…only to require you to deploy a (very dynamic) node.js app… somewhere.

                                                                                                  Of course it would be difficult to send an email from a purely static website without firing up an email client or some SaaS-like thingy, but this seems to be falling short of its promise on a very basic level. I suggest updating the description accordingly.

                                                                                                  1. 3

                                                                                                    I went to a state technical school as a young man, majoring in CS, and dropped out two years in due to the tech boom of the early 2000’s when I was offered a job making more money than anyone in my family had ever seen.

                                                                                                    Years later, I decided to go back and finish my degree. A buddy of mine ended up going to WGU and recommended it for busy professionals, and that’s where I ended up.

                                                                                                    Pros:

                                                                                                    • Nonprofit
                                                                                                    • Accredited
                                                                                                    • Competency-based, meaning you can test out of any class whenever you feel you’re ready (or, for some classes, submit a project)
                                                                                                    • Inexpensive (around $3000 per six-month-term, for however many courses you can pack into those six months)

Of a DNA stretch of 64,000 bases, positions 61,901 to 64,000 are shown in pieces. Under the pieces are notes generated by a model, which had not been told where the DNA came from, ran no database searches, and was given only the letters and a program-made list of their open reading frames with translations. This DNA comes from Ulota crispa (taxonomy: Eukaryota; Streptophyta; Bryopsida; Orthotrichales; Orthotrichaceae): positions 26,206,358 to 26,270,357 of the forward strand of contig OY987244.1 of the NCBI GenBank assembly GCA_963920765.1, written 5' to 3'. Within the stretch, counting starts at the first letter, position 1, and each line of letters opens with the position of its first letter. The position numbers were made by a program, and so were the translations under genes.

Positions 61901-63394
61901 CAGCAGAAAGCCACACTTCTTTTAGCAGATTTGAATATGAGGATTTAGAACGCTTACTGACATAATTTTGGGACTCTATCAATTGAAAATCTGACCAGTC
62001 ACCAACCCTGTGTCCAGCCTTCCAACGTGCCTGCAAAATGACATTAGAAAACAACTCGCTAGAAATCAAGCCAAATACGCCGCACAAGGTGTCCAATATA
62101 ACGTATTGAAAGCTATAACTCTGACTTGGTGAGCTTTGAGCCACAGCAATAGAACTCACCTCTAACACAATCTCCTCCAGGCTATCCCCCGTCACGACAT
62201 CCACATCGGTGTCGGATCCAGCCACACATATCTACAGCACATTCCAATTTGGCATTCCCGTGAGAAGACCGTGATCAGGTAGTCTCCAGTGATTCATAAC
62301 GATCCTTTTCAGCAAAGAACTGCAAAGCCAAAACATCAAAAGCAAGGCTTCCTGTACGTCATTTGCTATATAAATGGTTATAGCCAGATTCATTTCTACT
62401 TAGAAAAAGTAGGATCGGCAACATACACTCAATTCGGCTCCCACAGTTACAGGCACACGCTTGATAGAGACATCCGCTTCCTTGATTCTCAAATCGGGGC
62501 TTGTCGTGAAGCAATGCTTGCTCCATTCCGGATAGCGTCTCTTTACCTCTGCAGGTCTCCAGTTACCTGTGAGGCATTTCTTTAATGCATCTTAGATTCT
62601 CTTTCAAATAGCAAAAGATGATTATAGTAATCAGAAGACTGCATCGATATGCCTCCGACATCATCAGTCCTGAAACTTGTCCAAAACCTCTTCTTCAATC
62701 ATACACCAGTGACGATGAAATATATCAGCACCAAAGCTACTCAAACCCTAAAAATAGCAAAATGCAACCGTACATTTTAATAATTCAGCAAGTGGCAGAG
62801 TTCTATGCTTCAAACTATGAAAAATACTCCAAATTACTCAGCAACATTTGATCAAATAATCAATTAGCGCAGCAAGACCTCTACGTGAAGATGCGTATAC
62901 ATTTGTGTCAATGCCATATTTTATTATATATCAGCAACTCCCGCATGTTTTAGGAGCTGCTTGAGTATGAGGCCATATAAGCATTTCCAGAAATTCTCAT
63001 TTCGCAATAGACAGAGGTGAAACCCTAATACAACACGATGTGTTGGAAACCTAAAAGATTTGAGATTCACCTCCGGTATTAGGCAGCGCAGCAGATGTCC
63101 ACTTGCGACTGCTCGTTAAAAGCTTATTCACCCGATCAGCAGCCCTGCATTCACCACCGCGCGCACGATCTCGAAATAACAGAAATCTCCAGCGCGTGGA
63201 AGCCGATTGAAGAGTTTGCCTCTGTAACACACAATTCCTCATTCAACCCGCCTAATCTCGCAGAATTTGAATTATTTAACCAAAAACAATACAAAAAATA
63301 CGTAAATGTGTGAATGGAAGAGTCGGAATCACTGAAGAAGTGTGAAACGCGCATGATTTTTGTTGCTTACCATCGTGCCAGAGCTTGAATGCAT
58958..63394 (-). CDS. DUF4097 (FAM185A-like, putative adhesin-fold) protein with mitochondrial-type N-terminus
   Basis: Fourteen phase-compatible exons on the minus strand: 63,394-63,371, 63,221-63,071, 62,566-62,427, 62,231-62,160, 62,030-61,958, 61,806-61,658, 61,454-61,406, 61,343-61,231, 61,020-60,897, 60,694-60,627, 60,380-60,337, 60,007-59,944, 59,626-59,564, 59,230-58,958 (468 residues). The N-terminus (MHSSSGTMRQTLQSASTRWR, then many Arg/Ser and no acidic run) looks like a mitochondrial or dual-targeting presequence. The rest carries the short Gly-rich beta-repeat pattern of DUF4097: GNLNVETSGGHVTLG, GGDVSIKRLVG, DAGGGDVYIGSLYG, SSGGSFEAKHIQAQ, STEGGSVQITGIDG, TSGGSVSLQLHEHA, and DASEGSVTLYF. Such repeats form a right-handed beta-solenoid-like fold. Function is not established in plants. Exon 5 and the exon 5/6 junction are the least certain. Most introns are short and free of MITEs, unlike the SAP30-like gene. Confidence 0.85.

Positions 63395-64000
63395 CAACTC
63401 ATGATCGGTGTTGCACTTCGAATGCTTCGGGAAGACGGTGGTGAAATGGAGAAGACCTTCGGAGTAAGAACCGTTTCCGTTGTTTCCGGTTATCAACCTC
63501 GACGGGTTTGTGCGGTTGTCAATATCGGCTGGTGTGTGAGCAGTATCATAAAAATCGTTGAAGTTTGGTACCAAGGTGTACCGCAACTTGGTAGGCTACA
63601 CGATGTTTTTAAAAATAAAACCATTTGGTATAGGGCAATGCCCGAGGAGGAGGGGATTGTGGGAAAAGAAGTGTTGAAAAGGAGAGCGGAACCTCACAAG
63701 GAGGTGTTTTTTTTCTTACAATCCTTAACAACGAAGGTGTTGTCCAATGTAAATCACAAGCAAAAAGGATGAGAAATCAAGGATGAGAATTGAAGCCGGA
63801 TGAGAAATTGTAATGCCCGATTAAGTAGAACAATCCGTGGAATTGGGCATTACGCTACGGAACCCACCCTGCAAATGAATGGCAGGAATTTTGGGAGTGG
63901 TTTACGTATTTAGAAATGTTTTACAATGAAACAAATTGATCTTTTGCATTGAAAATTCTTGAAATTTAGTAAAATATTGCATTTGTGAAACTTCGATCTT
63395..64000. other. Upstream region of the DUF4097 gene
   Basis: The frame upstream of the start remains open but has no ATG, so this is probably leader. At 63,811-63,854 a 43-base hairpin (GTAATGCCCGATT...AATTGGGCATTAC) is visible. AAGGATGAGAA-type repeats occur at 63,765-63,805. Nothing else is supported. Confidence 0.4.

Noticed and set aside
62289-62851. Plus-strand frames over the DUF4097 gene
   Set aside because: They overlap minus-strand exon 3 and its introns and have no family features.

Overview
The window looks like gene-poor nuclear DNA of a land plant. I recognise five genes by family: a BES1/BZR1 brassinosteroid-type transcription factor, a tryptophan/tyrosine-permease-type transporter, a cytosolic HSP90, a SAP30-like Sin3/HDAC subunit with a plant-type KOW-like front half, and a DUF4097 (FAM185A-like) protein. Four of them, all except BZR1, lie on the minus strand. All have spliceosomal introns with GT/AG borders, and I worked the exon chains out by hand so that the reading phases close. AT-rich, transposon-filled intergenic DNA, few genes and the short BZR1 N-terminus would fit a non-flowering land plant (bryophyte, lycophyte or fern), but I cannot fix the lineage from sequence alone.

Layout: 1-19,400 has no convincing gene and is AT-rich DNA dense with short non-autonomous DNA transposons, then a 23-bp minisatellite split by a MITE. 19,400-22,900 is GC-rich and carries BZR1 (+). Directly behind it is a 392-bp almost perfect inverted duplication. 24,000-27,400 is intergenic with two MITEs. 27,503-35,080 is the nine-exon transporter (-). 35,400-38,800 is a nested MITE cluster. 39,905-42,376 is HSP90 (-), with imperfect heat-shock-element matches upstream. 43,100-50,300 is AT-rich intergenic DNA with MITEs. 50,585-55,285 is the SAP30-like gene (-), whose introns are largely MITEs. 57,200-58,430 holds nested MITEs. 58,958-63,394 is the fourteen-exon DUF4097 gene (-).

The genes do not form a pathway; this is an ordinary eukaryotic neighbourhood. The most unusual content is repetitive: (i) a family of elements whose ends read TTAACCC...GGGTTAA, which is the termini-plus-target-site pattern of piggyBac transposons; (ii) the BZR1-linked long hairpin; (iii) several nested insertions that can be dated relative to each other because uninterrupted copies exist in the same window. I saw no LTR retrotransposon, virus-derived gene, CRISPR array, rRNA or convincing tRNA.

Cons:

                                                                                                    • The selection of majors is somewhat restricted
                                                                                                    • There’s not a lot of contact with faculty; you definitely need to be self-motivated (there are chats and cohorts and course mentors you can talk to and such, but it’s up to you to reach out to them)
                                                                                                    • The quality of the materials ranges from poor to okay
                                                                                                    • I feel like it didn’t really each me all that much

                                                                                                    So that last point deserves some elaboration: the courses seem very simple. Now, that was looking at them through the lens of decades of practical experience and (arguably obsessive) self-teaching. If I think back to when I was 18-22, they might not have seemed so simple then.

                                                                                                    Also, that second-to-last point should be talked about a bit. The primary learning resources are all fine; they’re the same textbooks and such that you’d get at any university. The lectures are often just video series from one or another professional education organization (that is, not a university/professor, but a professional). There are occasional videos from professors at the university, but (like anything) they vary widely in quality.

                                                                                                    There’s a heavy focus on practice and less on theory: as part of your degree you get various certifications; the certification is, in effect, your “final exam” for the course.

                                                                                                    The fact that most (but not all) classes have a “final exam” that you can take at any time and be done with is a double-edged sword. I remember the “introduction to programming” class that I was required to take didn’t actually require that you write any code: it was just a final exam where you read some Python code and said what it would do or find errors in it, etc. (There are other courses where you do have to submit relatively large programs as your final project; these were all in Java IIRC.)